Injection of amniotic fluid stem cells (AFSC) delays the course of progression of renal fibrosis in animals with Alport Syndrome, enhancing kidney function and improving survival. The mechanisms responsible for these protective outcomes are still largely unknown. Here, we showed that vascular endothelial growth factor (VEGF) signaling within the glomeruli of Alport mice is strongly elevated early on in the disease, causing glomerular endothelial cell damage. Intraventricular injected AFSC that homed within the glomeruli showed strong modulation of the VEGF activity, particularly in glomerular endothelial cells. To investigate this phenomenon we hypothesized that extracellular vesicles (EVs) produced by the AFSC could be responsible for the observed renoprotection. AFSC derived EVs presented exosomal and stem cell markers on their surface membrane, including VEGFR1 and VEGFR2. EVs were able to modulate VEGF in glomerular endothelial cells by effectively trapping the excess VEGF through VEGFR1-binding preventing cellular damage. In contrast, VEGFR1/sVEGFR1 knockout EVs failed to show similar protection, thus indicating that VEGF trapping is a potentially viable mechanism for AFSC-EV mediated renoprotection. Taken together, our findings establish that EVs secreted by AFSC could target a specific signaling pathway within the glomerulus, thus representing a new potential glomerulus-specific targeted intervention.

Amniotic fluid stem cell-derived vesicles protect from VEGF-induced endothelial damage

Porta, S.;Bussolati, B.
;
2017-01-01

Abstract

Injection of amniotic fluid stem cells (AFSC) delays the course of progression of renal fibrosis in animals with Alport Syndrome, enhancing kidney function and improving survival. The mechanisms responsible for these protective outcomes are still largely unknown. Here, we showed that vascular endothelial growth factor (VEGF) signaling within the glomeruli of Alport mice is strongly elevated early on in the disease, causing glomerular endothelial cell damage. Intraventricular injected AFSC that homed within the glomeruli showed strong modulation of the VEGF activity, particularly in glomerular endothelial cells. To investigate this phenomenon we hypothesized that extracellular vesicles (EVs) produced by the AFSC could be responsible for the observed renoprotection. AFSC derived EVs presented exosomal and stem cell markers on their surface membrane, including VEGFR1 and VEGFR2. EVs were able to modulate VEGF in glomerular endothelial cells by effectively trapping the excess VEGF through VEGFR1-binding preventing cellular damage. In contrast, VEGFR1/sVEGFR1 knockout EVs failed to show similar protection, thus indicating that VEGF trapping is a potentially viable mechanism for AFSC-EV mediated renoprotection. Taken together, our findings establish that EVs secreted by AFSC could target a specific signaling pathway within the glomerulus, thus representing a new potential glomerulus-specific targeted intervention.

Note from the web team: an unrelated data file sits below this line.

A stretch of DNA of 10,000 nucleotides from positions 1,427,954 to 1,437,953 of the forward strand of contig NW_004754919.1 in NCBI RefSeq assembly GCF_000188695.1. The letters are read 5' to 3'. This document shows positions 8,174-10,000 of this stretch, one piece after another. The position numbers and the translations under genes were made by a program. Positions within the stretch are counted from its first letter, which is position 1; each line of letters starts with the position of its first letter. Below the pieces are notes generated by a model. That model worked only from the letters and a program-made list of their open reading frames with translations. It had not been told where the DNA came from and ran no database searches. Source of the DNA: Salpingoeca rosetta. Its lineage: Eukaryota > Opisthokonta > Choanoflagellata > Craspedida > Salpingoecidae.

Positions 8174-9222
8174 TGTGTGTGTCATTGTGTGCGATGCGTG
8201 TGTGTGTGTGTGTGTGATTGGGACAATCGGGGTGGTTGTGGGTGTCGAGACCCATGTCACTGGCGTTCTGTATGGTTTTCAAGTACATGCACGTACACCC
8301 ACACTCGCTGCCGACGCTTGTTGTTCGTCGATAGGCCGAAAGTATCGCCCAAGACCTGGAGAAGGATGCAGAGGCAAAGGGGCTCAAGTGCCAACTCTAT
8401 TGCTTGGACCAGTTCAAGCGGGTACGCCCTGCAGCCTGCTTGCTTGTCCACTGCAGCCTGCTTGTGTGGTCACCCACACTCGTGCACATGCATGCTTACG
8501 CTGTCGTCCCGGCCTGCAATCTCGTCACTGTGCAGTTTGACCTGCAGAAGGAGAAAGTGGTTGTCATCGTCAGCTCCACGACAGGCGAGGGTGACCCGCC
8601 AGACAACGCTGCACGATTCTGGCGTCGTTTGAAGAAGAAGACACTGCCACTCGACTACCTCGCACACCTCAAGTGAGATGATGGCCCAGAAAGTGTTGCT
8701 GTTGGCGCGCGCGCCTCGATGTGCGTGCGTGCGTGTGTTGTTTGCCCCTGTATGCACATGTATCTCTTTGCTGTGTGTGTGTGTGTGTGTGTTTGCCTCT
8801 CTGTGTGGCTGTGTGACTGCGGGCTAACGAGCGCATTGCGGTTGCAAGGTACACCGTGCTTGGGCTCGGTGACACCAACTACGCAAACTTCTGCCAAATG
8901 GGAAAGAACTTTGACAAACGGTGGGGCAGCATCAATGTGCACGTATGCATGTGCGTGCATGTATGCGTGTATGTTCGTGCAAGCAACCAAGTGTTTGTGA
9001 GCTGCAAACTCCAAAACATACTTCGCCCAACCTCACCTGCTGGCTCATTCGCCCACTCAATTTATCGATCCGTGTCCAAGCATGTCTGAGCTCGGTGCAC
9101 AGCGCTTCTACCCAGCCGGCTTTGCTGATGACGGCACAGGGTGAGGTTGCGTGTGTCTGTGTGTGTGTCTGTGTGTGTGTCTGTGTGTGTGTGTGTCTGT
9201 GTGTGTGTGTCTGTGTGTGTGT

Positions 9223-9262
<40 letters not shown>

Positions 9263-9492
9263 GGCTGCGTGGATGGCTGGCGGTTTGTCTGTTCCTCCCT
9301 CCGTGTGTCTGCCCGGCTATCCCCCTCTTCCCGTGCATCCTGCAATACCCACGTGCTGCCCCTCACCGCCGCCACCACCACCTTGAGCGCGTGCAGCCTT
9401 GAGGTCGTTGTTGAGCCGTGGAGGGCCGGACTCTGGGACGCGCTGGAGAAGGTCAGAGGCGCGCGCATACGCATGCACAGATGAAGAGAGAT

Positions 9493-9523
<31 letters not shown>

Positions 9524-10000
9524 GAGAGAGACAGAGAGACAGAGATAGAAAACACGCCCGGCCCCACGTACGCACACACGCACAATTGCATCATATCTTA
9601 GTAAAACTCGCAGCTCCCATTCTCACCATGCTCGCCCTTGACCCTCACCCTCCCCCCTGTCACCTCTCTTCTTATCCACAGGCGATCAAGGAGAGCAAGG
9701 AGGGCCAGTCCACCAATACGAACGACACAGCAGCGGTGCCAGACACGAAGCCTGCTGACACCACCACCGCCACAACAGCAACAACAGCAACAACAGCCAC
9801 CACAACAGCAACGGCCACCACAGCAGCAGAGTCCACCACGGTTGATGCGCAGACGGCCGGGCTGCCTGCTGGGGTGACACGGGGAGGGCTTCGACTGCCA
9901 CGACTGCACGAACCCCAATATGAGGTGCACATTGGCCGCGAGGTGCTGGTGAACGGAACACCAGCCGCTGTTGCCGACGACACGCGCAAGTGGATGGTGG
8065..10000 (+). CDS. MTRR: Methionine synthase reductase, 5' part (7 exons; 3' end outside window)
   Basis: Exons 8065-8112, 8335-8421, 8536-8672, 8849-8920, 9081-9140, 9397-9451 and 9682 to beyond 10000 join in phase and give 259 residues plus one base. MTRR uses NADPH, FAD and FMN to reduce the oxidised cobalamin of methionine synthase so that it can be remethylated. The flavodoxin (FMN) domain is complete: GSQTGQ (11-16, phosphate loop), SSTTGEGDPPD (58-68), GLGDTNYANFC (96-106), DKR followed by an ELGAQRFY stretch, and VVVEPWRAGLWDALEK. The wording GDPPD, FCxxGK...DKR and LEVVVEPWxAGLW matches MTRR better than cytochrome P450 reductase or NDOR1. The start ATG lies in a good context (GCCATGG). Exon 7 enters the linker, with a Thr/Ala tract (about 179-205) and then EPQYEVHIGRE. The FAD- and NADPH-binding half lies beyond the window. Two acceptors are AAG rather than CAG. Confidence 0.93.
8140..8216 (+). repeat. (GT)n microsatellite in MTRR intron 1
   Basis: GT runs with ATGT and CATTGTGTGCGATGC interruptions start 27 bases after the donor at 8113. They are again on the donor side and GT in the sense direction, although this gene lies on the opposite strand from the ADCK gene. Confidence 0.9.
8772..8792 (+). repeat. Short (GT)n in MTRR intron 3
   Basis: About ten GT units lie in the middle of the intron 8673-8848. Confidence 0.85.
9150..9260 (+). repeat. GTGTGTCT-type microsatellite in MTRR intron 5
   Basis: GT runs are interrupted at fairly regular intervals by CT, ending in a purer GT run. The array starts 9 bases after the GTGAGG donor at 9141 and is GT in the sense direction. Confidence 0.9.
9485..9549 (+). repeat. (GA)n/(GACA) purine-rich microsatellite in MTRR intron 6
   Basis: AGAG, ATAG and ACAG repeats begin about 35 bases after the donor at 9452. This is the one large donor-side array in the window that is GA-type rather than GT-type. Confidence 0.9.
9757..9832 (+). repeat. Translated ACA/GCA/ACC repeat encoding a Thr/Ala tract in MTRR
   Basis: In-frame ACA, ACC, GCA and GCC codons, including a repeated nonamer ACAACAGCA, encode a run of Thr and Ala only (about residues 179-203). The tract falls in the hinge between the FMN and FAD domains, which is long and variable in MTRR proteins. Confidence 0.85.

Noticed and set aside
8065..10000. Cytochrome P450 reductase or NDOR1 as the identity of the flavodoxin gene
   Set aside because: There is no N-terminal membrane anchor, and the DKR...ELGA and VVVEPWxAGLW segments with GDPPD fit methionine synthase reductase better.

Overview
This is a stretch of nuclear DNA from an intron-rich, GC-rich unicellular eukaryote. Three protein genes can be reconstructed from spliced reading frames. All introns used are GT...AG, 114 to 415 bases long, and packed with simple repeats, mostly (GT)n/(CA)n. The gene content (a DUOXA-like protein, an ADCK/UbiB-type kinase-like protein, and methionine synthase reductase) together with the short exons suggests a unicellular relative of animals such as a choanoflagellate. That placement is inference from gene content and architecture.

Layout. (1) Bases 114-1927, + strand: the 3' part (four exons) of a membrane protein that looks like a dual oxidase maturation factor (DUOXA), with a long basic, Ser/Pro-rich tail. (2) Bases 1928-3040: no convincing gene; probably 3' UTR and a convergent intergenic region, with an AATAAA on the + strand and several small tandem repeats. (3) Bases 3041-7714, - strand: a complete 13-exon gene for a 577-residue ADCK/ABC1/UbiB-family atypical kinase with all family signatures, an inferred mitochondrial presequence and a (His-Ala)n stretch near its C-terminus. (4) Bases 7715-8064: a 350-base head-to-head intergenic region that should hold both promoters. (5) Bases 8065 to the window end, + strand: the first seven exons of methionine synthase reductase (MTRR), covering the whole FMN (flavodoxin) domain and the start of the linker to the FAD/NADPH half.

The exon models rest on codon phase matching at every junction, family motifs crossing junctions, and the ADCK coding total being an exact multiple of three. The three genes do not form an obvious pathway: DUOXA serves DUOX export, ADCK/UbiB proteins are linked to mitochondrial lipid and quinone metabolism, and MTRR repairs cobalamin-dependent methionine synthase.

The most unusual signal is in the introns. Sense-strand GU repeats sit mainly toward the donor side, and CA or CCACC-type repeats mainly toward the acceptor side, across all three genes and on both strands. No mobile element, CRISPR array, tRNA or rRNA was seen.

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16875
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www.nature.com/srep/index.html
Multidisciplinary
Sedrakyan, S.; Villani, V.; Da Sacco, S.; Tripuraneni, N.; Porta, S.; Achena, A.; Lavarreda-Pearce, M.; Petrosyan, A.; Soloyan, H.; Filippo, R. E. De; Bussolati, B.*; Perin, L.
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Utilizza questo identificativo per citare o creare un link a questo documento: https://hdl.handle.net/2318/1660312
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